May 24, 2002 Singer Keely Smith has been called "The Queen of Swing" and "First Lady of Las Vegas." Smith is perhaps best known as the duet partner and wife of Louis Prima. Smith and Prima drew crowds to the lounges of Las Vegas in the 1950s. Their hits include "Jump, Jive, an' Wail," "Just a Gigolo," "I've Got You Under My Skin" and "That Old Black Magic." This interview first aired April 4, 2000.
April 28, 2002 Australian singwriter-musician Paul Kelly talks with Weekend Edition Sunday's Lynn Neary about the craft of songwriting, the search for inspiration, and why he's not too worried about his relative obscurity in the United States.
April 8, 2002 Jean Battey Lewis reports on a singing-dance production that teams some of the greats in choreography, theater, and art, to produce a ballet called Life's Journey. Choreographer Septime Webre of the Washington Ballet collaborated with Aisha Kahlil of the a capella group, Sweet Honey in the Rock, playwright Norman Allen, and visual artist Sam Gilliam, to create the hour-long ballet that evokes heaven and earth.
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February 21, 2002 Meredith Ochs reviews American Roots Music, a four-CD box set of American country, blues, gospel, folk and other genres. (4:30) The compilation is inspired by last year's television documentary series of the same name. Copyright 2001, Palm Pictures. See palmpictures.com.
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January 19, 2002 Jon Kalish reports from Chicago on folk artist-turned-violin-dealer David Bromberg. Bromberg has become an expert in American violins.
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December 21, 2001 NPR's Alex Chadwick talks with James Taylor about how an informal jam in the studio resulted in his new recording of the original version of "Have Yourself A Merry Little Christmas."
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November 29, 2001 Rock critic Ken Tucker reviews three new re-issues from the LA band X.
October 25, 2001 Critic Will Hermes listens to the new Bjork cd titled Vespertine. The music composed on her laptop computer is full of unusual rhythms and textures. (4:45) The cd Vespertine, by Bjork, is on Elektra records.
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September 5, 2001 Rock Historian Ed Ward brings us up to date on soul singer Howard Tate.
August 10, 2001 Melissa Block is joined by singer-songwriters Gillian Welch and David Rawlings, who've just released a new album. Their stripped-down sound is a blend of bluegrass, old-time music and rock-n-roll. Welch and Rawlings sing a tightly entwined harmony. The CD, Time: The Relevator, by Gillian Welch is on ACONY records. See more at: http://www.gillianwelch.com.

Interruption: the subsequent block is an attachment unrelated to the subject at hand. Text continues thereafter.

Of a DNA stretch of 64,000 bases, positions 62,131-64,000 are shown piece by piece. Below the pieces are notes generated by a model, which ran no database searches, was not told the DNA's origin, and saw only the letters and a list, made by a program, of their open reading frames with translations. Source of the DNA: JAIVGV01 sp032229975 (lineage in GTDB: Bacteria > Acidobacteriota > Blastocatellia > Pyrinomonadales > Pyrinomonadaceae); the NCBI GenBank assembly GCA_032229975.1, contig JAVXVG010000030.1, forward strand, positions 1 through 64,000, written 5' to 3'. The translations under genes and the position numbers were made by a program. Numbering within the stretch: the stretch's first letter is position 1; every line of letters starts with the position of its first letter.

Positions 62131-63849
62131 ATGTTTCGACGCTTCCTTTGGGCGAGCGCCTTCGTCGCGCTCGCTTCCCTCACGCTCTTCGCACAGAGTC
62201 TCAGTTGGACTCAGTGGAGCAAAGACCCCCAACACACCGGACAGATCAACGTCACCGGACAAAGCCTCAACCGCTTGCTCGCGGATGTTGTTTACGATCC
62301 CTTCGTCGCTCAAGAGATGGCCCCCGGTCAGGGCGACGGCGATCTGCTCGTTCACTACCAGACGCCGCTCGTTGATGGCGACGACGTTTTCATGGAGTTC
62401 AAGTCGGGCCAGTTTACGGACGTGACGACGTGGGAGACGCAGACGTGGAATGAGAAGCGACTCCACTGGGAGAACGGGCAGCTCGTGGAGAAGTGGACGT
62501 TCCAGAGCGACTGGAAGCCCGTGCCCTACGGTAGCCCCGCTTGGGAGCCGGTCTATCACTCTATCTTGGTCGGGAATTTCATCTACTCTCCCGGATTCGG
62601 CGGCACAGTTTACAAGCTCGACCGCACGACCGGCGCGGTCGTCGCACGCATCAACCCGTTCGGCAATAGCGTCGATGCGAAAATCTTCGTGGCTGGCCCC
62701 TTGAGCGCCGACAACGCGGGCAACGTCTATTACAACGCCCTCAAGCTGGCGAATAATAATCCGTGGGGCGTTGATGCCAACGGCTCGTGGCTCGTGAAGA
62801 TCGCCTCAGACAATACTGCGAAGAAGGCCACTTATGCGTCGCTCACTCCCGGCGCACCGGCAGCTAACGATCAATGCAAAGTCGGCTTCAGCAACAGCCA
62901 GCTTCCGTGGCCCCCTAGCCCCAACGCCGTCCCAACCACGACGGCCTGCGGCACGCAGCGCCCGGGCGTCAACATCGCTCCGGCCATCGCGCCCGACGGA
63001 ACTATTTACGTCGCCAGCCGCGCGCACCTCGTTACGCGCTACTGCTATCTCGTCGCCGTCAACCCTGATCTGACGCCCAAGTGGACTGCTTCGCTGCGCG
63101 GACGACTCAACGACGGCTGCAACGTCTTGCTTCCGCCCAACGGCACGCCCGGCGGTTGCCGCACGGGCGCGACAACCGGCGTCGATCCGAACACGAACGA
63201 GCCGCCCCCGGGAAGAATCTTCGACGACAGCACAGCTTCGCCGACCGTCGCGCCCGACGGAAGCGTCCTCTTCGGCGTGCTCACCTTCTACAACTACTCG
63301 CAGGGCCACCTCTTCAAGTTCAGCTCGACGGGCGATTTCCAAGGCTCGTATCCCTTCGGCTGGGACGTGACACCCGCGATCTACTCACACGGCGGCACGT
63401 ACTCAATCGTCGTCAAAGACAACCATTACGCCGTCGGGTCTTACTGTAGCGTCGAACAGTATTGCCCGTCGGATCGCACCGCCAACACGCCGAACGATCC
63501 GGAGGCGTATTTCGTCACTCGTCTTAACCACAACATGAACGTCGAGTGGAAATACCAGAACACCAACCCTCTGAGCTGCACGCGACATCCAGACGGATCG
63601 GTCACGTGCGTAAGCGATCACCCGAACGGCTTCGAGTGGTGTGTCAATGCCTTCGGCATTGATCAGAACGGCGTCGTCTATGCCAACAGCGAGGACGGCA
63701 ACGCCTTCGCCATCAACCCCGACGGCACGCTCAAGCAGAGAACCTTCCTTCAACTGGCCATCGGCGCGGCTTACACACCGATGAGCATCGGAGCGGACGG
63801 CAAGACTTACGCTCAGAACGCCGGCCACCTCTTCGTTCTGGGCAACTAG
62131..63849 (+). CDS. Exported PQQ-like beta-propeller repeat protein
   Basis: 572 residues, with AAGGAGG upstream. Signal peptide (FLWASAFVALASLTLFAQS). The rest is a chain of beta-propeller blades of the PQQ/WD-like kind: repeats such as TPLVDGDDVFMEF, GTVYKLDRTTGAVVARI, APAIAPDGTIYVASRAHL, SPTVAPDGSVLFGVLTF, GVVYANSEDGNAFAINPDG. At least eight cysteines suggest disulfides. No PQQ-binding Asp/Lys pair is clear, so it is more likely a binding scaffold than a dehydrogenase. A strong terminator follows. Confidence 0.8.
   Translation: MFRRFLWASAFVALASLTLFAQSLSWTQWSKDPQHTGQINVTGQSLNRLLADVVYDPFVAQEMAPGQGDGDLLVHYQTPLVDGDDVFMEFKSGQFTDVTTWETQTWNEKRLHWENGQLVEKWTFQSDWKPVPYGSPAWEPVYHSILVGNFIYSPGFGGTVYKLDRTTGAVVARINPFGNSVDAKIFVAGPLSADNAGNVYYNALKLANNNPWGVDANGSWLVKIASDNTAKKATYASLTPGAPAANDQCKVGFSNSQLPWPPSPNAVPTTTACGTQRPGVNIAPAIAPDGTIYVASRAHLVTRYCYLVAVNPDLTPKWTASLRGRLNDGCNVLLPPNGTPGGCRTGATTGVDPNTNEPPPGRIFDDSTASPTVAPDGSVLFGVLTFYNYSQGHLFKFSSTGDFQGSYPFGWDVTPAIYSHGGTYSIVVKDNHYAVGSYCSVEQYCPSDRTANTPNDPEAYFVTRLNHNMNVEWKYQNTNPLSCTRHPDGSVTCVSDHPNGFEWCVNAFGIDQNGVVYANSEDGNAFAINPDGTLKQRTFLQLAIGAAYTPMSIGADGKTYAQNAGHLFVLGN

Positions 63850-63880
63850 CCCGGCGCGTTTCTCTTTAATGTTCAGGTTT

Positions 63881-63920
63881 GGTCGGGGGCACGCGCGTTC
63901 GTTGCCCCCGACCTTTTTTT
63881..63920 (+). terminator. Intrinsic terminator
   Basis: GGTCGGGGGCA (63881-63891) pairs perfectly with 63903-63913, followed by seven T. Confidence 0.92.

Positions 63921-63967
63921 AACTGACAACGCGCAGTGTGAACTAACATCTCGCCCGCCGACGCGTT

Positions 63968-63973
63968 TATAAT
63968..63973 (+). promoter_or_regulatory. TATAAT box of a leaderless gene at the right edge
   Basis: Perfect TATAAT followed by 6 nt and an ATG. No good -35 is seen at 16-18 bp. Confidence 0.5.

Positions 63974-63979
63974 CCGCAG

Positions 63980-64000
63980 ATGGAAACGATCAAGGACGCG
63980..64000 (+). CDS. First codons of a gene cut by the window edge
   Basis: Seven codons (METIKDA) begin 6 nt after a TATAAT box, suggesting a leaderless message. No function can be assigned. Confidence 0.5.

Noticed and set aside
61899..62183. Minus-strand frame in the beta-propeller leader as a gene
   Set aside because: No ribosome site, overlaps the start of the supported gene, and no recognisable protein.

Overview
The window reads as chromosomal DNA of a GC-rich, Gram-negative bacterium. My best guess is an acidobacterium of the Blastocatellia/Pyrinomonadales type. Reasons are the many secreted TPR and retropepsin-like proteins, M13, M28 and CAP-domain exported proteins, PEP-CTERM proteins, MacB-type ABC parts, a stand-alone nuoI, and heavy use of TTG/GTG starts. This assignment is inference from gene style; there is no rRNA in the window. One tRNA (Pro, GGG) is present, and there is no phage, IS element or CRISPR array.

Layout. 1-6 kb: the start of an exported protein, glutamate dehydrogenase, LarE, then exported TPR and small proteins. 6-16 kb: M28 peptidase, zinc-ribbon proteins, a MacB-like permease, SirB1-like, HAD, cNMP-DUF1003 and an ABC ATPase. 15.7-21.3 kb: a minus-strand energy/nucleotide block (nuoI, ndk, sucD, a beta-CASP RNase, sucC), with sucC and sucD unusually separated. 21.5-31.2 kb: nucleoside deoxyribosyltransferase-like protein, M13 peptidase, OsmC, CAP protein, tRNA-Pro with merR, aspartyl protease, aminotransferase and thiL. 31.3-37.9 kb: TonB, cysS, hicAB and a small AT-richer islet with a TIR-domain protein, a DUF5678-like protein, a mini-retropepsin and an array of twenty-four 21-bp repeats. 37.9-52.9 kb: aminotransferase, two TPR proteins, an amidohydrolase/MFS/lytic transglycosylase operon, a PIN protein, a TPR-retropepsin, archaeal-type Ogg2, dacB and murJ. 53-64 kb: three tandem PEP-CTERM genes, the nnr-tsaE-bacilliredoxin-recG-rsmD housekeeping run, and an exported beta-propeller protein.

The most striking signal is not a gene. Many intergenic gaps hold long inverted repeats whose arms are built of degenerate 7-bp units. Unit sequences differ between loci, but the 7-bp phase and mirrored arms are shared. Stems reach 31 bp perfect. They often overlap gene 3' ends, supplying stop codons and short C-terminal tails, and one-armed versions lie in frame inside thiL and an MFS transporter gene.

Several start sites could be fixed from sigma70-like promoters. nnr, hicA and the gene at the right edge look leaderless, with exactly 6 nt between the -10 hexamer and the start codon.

July 10, 2001 Meredith Ochs reviews the new CD by Blue Mountain, a band steeped in great American folk tunes. The new release is called Roots. (3:45) Roots by Blue Mountain is on Black Dog Records. For more, go to the Blue Mountain Web site.
June 26, 2001 Oh, Inverted World is the latest album from the Albuquerque pop-quartet The Shins. The band has been recording on independent labels for years before this, their first widespread release. Nick Mirov has a review. (4:00) The Shins' Oh, Inverted World is on Sub-Pop Records 2001, SPCD 550. See www.subpop.com.
June 8, 2001 Music critic Tom Moon reviews Amnesiac, the new CD by Radiohead. The band recently released Kid A, which was hailed as one of the greatest albums of last year by fans and critics alike, and also considered one of the most difficult and unconventional to listen to. While they were recording Kid A, they were also writing and recording other pieces that make up this new CD. Moon says Amnesiac is transfixing, with cinematic soundscapes, full of existential doubt, and pure joy.
May 17, 2001 Scott Simon speaks with country singer/songwriter Laura Cantrell. A native of Nashville, Tennessee, Cantrell now lives in New York City, where she hosts a country music radio show on WFMU. She's recorded her first CD, Not The Tremblin' Kind (Diesel Only records) last year to consistently good reviews. Cantrell's style is simple and harkens back to an earlier, more traditional era in country music.
April 29, 2001 The favored mandolin of Bill Monroe, the father of bluegrass music, was sold this week for more than one million dollars. The instrument's new home is The Bill Monroe Foundation, based in Monroe's hometown of Rosine, Kentucky. Liane speaks with the foundation's executive director, Campbell Mercer.
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